7th February 2013 - News release


International Stem Cell Corporation have claimed positive results from its pre-clinical study using stem cells in the treatment of Parkinson's Disease. The primary goal of the study was to demonstrate the benefits of neuronal cells derived from human stem cells. The neuronal cells were derived from human parthenogenetic stem cells, which are not obtained via reproduction. They can become neurons when they are implanted in to the brain.

The study was carried out for 12 weeks on rats who did not actually have Parkinson's Disease. The rats were instead given 6-OHDA (6-Hydroxydopamine), which is a toxin used to kill dopaminergic neurons (the cells involved in Parkinson's Disease). The actual results for the study have not been disclosed. It has only been stated that "signs of improvement in rotational behavior of these animals were clearly observed."  For more information go to the News release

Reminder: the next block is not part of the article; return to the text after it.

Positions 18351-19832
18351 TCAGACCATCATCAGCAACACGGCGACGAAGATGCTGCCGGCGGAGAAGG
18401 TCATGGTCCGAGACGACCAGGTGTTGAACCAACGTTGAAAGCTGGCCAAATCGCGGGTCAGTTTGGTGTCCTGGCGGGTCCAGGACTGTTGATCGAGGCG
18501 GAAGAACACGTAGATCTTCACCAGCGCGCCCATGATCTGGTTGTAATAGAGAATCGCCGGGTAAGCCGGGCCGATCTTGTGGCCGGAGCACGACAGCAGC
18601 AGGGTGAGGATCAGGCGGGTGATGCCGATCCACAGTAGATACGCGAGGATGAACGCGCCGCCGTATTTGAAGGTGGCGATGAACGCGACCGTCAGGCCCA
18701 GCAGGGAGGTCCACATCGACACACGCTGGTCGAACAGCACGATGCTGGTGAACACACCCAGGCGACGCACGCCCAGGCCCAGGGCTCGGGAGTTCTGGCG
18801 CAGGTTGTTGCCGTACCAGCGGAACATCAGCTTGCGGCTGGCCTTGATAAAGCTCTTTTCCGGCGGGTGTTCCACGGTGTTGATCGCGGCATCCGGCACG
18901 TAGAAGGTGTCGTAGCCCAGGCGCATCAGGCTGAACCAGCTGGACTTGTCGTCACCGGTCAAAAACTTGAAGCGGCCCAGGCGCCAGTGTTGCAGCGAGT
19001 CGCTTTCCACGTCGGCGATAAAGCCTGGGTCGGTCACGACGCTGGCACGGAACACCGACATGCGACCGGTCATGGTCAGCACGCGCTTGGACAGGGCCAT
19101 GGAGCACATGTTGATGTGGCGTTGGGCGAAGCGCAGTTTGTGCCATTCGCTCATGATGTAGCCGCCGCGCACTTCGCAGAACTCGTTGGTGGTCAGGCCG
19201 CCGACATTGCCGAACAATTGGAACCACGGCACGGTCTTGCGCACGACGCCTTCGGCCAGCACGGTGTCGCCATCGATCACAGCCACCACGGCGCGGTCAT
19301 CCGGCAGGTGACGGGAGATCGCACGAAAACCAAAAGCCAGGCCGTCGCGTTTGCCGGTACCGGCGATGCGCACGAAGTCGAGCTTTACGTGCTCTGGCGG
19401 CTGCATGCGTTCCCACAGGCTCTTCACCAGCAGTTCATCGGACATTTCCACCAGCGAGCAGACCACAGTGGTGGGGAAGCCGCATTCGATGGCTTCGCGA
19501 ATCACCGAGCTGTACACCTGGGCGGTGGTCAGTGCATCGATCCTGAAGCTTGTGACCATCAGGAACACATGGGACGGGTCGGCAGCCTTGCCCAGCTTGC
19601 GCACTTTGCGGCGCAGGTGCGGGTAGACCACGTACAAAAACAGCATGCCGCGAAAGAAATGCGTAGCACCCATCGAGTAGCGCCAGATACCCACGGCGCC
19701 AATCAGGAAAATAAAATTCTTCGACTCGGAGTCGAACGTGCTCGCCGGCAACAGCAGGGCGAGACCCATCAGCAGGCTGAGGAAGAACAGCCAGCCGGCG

Although it was claimed for many years that stem cells could rid Parkinson's Disease, stem cell operations have not fulfilled those claims. It was widely believed that stem cell operations were essential because there was a massive loss of cells involved in Parkinson's Disease. However, no study has ever demonstrated massive cell loss in Parkinson's Disease. For a printable version of this article click here. For more news go to Parkinson's Disease News.


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Parkinson's Disease News details all significant new research, news reports, new books, and new resources concerning Parkinson's Disease and those medical disorders that often coincide with Parkinson's Disease. It is compiled from an analysis of  all newly published research, news reports, new clinical trials, all newly published books, and new web sites. A summary and analysis of the new research are provided,  as well as links to the complete abstracts and news reports



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2015-08-25 02:54:27
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